Negotiations on tax and anti-corruption issues will focus on promoting fair competition by enacting and enforcing robust tax, anti-money laundering, and anti-bribery regimes. This looks good on paper. But the fair competition may involve committing to high labour and environmental standards, which may lead to the disqualification of most exports.

On supply chains, the struggle is to secure assured supplies from countries other than China. The focus areas are semiconductors, critical minerals, and clean energy technology. This would present a dilemma for IPEF countries that are also a part of RCEP. Would they forego duty-free trade with China to implement supply chain restrictions proposed by IPEF? How they will react if the new obligations bar them from trading with China because of a lack of transparency or fair play.

Overall, IPEF would require changing many domestic regulations and harmonising these with the US laws. But this may not be in our best interest in many areas. India is a signatory to many international environmental conventions like global multilateral environmental agreements (MEAs). These obligations are like guidelines; the partner country may impose no penalty if others fail to achieve the agreed targets. However, if such commitments are reiterated in an FTA, they become binding. The same logic applies to sustainable development, labour, gender, and other issues.

Nothing wrong with the US laws, except they are made for a country with a $50,000 per capita income. Most economic activity will halt if countries with a per capita income of $2,000 use the same standards.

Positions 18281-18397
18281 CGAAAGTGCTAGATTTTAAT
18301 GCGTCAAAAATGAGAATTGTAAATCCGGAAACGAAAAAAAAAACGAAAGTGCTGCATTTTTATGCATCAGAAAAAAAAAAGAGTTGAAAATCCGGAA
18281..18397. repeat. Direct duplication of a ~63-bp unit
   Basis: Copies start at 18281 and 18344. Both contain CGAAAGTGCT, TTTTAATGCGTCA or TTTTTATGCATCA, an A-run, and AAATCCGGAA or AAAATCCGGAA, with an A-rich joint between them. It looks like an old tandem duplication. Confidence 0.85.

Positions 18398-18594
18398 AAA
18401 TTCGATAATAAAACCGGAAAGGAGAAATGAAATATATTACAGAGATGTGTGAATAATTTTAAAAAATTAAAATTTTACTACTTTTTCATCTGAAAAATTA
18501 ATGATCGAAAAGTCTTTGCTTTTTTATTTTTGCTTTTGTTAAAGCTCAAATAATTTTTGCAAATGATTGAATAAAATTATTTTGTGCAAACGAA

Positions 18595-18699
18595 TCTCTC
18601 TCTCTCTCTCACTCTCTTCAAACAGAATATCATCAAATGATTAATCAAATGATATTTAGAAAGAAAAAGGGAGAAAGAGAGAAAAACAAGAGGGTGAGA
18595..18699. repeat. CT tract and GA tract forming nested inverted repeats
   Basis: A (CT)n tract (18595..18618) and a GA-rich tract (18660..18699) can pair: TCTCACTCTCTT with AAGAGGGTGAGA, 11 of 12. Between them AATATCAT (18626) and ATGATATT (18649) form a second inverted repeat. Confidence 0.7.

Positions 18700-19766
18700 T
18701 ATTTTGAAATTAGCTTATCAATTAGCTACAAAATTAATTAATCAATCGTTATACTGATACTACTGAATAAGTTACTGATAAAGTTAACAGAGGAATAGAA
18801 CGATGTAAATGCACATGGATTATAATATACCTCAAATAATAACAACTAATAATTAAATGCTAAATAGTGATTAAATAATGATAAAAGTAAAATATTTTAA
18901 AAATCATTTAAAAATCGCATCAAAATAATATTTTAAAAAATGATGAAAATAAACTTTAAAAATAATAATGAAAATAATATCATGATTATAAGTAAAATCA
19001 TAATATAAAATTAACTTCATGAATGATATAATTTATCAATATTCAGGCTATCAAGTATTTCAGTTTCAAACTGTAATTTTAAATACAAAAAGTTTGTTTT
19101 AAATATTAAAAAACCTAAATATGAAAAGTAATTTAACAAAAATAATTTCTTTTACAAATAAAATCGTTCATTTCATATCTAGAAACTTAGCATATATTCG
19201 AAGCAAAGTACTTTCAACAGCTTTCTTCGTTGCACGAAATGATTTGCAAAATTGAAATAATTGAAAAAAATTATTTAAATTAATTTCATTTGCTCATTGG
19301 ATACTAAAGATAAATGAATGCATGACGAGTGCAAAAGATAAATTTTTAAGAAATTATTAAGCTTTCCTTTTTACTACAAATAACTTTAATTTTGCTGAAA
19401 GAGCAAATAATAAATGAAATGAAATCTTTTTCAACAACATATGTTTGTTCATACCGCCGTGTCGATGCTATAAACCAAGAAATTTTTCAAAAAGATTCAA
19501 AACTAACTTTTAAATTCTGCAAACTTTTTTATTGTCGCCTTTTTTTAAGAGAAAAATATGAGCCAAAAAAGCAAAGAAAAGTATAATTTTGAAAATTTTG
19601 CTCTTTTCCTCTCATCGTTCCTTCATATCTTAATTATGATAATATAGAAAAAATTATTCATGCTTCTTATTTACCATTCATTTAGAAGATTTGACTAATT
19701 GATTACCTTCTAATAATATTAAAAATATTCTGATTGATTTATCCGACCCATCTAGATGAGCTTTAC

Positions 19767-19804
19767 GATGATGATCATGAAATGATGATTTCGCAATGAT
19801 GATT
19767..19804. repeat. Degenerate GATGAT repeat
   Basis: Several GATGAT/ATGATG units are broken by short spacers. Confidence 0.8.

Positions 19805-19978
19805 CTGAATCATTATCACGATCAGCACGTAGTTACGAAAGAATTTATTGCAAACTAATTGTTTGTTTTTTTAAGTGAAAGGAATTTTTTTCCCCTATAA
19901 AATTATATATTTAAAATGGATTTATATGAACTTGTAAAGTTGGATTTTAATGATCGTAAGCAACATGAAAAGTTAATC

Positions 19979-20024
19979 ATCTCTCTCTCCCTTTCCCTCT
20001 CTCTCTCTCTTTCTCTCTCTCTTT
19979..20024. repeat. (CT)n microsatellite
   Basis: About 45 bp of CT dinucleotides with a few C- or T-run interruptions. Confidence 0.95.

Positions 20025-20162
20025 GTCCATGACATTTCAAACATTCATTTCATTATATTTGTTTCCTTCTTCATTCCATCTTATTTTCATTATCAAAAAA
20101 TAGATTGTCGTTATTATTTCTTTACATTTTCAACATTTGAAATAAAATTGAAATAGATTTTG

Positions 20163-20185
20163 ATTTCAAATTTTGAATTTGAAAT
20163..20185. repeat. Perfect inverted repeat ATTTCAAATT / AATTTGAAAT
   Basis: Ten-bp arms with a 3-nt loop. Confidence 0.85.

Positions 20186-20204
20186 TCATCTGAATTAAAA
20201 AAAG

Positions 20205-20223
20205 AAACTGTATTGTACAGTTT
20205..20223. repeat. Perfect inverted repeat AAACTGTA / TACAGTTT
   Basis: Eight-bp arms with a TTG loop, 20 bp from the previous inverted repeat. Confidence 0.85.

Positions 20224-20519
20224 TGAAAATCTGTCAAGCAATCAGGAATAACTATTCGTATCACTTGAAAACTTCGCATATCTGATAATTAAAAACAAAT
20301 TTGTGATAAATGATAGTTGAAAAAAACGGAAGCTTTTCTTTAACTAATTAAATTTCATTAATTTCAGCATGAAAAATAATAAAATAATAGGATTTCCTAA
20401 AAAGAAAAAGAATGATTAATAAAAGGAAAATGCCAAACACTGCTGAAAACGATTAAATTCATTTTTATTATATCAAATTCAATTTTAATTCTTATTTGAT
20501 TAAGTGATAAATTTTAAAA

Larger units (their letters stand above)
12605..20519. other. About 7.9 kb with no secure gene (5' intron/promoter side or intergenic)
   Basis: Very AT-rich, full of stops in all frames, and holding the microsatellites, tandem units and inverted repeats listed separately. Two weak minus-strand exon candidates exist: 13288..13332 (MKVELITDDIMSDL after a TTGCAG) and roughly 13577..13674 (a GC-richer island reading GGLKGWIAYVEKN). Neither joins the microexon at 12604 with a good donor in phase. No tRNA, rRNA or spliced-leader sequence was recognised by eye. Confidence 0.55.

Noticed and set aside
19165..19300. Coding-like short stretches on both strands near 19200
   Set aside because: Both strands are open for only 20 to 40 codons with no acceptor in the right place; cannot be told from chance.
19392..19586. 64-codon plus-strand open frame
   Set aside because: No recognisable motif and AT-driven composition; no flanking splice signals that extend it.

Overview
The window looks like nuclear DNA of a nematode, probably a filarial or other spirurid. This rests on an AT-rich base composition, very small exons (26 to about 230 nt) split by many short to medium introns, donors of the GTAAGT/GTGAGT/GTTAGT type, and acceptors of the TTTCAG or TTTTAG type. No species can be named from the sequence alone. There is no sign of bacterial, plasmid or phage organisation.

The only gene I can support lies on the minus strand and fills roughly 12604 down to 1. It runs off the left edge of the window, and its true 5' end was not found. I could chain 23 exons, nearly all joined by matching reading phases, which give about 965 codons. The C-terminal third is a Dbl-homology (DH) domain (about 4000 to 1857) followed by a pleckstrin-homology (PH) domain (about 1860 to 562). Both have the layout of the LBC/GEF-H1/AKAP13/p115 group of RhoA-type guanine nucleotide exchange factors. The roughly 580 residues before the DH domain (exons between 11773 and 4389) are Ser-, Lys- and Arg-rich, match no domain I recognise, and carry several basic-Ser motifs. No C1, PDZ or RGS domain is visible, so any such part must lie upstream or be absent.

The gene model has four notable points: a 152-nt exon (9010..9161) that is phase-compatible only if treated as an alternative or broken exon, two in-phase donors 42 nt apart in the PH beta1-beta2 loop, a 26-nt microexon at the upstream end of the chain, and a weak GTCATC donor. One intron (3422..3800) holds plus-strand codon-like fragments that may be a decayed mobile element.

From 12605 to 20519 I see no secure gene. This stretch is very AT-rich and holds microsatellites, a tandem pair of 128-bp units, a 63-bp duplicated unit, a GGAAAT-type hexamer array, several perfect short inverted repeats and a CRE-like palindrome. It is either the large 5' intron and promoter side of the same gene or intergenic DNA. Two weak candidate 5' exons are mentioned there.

Three, no additional value to most members. IPEF members, except for India and the US, are already part of two of the most significant free trade agreements in Asia–Pacific region — CPTPP and RCEP. These countries are Australia, Brunei, Indonesia, South Korea, Malaysia, New Zealand, the Philippines, Singapore, Thailand and Vietnam. IPEF would only be useful to these countries if it adds value to what the two agreements offer.

American compulsions

The US economic thinking has changed from external to atmanirbhar. From pushing offshoring of production to China and low tariffs at the WTO in the 1990s to Trump blocking imports by imposing new tariffs in 2017, it is experimenting with new models.

President Biden is continuing the Trump era’s additional tariffs. No wonder the US does not want to negotiate a normal FTA that would require lowering tariffs. It also needs to cater to domestic worker and technology lobbies. But, the US also needs to participate in the Asia Pacific region to contain China. IPEF agenda is the result of such conflicting constraints.

With a focus on changing domestic regulation and no market access through tariff concessions, IPEF may be an obligations-only agreement sans incentives. IPEF will also not have dispute settlement provisions to help partners quickly resolve business-related disputes.

Because of these reasons, IPEF would be tough to negotiate and sell. A thorough review and a buy-in of negotiating agenda by all members will offer acceptable outcomes.

The writer is a former Indian Trade Service Officer. He writes on technology and trade issues

 source: The Hindu BusinessLine